Building your MVP team

Connecting with your readership is your number one best way to stay connected and aligned with your fans.  Sure, infrastructure and costs are important to manage properly, but if you don’t resonate with your consumers–if they don’t want, care, or need your project–you are done.

Enter the MVP Team.

Simply put, this is a collection of people directly from your consumer market.  They are people you hand pick, get to know, and come to trust as representative of those typically found in your consumer market.

What types of things would you tap your MVP team be used for?

  • Discussing existing series direction
  • New book concepts
  • Getting reactions to new marketing / identity and branding approaches (logos, slogans/tag lines, look-and-feel)
  • Review of new games, newsletters, etc.
  • How to improve your site
  • Pricing discussions
  • Market research (what they want to read about, when they read, formats to present your stories in–blog, ebook, printed, etc.)

What types of (free/near-free) communications methods should be leveraged from MVPs

  • Interviews (skype, gotomeeting)
  • Forum discussions (joomla, wordpress, etc.)
  • Surveys (surveymonkey)
  • In-person Focus groups (at conventions, other local events)
  • Virtual focus groups (google hangouts, gotomeeting)
  • Email (mailchimp)
  • Usability studies (

How do you put together your MVP team?

First you must know your market. What it the typical profile of someone from your consumer market. What are they looking for in a story? What type of action or detail do they like?  What size book matters to them?  How often do they purchase books?  What is their criteria to decide?  How much are they willing to pay?  Where do they prefer to purchase books?  What format do they prefer? It’s not enough to look at general book readers.  You need to look at the ones in your target market.

Next, research where can they be found online? What type of social media or community interaction takes place and where?

Where can they be found offline (hangouts, conferences, and other gathering places)?

You need to examine if there are sub groups within your consumer market (kids, teens, young adults, adults, elderly, etc.) and understand their unique needs and dwellings.

Determine to what extend you want to leverage your MVP team (see “What are MVPs tapped for” below)

Create a page on your site about being an MVP (with a list of active and emeritus members)

Create an enrollment form with specific questions

  • Name
  • Age
  • Where they live
  • How long they’ve been a fan of your books or series
  • What your series means to them
  • What you love the most about the series
  • One thing that you’ve always had an issue with
  • Why they want to participate
  • Best communicated with through: phone, email
  • Able to participate in individual interviews, focus groups, and or tests of new company concepts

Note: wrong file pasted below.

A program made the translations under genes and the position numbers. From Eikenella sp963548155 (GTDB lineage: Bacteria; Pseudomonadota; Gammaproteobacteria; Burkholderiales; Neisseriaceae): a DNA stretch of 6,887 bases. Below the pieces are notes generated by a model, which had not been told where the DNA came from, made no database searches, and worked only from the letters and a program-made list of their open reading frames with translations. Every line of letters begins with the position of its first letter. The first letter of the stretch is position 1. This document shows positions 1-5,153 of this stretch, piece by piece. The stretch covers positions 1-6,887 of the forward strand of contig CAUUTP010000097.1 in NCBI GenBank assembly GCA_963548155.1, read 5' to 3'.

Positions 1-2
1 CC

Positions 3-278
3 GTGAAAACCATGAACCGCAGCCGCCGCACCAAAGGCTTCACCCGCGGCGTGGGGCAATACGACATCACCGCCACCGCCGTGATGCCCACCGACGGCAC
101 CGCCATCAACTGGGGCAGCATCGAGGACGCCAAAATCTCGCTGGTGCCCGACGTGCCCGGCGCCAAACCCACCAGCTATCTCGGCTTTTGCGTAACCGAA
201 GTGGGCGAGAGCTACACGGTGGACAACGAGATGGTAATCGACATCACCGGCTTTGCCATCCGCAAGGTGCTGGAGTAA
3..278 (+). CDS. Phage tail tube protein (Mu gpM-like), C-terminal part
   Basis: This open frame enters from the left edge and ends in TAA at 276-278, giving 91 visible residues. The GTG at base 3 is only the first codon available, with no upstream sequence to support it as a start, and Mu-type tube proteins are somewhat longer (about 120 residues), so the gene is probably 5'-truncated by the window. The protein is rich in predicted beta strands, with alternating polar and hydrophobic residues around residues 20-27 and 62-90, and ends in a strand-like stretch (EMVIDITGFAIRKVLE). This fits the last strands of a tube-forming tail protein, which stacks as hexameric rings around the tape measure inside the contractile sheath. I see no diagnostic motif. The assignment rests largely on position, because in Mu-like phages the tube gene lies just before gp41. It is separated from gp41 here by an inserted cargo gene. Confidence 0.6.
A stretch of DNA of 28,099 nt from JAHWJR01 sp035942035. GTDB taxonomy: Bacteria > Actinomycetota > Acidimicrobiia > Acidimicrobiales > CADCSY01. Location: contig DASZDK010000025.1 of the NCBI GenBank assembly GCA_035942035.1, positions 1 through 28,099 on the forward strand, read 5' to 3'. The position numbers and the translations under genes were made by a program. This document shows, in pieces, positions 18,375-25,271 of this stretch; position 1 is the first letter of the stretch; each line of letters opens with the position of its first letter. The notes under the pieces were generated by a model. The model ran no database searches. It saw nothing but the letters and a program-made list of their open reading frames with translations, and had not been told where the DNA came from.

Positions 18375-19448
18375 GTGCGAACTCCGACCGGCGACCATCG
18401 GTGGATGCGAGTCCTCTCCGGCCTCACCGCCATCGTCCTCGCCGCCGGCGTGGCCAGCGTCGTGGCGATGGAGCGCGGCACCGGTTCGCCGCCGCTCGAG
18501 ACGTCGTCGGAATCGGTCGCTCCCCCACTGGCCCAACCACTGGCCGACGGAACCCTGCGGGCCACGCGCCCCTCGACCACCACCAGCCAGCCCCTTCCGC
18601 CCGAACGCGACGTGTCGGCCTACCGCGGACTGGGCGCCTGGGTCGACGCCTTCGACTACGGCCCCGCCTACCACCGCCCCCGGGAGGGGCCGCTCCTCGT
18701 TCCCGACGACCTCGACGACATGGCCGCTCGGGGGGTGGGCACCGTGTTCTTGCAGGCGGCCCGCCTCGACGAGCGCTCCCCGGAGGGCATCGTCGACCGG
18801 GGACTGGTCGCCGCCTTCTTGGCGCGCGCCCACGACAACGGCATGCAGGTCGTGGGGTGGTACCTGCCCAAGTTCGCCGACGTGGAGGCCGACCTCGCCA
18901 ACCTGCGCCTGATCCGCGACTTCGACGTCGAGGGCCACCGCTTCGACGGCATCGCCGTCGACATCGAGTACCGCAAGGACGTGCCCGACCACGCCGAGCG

Review the enrollment forms, and select those you feel understand your brand, would be good sounding boards, and fit the “voice” of the market you want to connect more effectively with.  Look for thoughtful responses with insight.

Based on your research here is a non-exhaustive list of techniques you can use to recruit them:

  • Recruit using the last page of your book
  • News release on your Web site
  • Survey from your Web site
  • Email your to registered readers from your site
  • Press article in trade site or journal about your recruitment for your MVP team
  • Fliers at appropriate conventions
  • Inserts in directions or other packaging with your products informing people about potential participation as MVPs
    • Send out a press release
    • Mention it at book signings
    • Drop off fliers at local books stores, coffee shops or other places your target dwells
  • Blog postings about opportunity
  • Posting on Facebook about opportunity
  • Posting on Twitter about opportunity

How do you cultivate your team once it’s together?

  1. Communicate with your MVPs. They want to know they’re a respected and stable entity for you. Without this they’ll feel their time isn’t worth the dedication since there isn’t any from you.
  2. These people want to be a part of your brand and series. They want to be kept up to date on what’s going on. They want to be able to tout they’re an MVP for you.
  3. Create a social media package (badges, etc.) that they can post to Facebook, twitter, blogs, etc. to show they’re connected to you
  4. Send regular communications (news posts, email newsletters, etc.) telling them what’s going on, upcoming feedback opportunities, and how existing feedback has impacted your company/products (be as specific as you can)
  5. You want a healthy crop of MVPs, and will want to rotate them in and out so you don’t develop any organizational bias or skewed thinking from your MVPs.  Celebrate graduations into emeritus status (certificates signed by you)
  6. Ask your MVPs to spread the word about broader surveys, product launches, events, etc. Let them have exclusive information first
  7. Planned discounts and special deals should be extended to your MVPs first as appropriate and if possible
  8. Promote discussion amongst your MVPs. Provide a password protected forum for your MVPs to discuss issues and ideas
  9. Talk about your MVPs at trade shows, on your site, commercials, and other places.  It’s both a nod to those that participate and a sign to your consumers you’re listening to them.
  10. Contact them and ask them to meet you at book signings, conventions, and other social events close to them.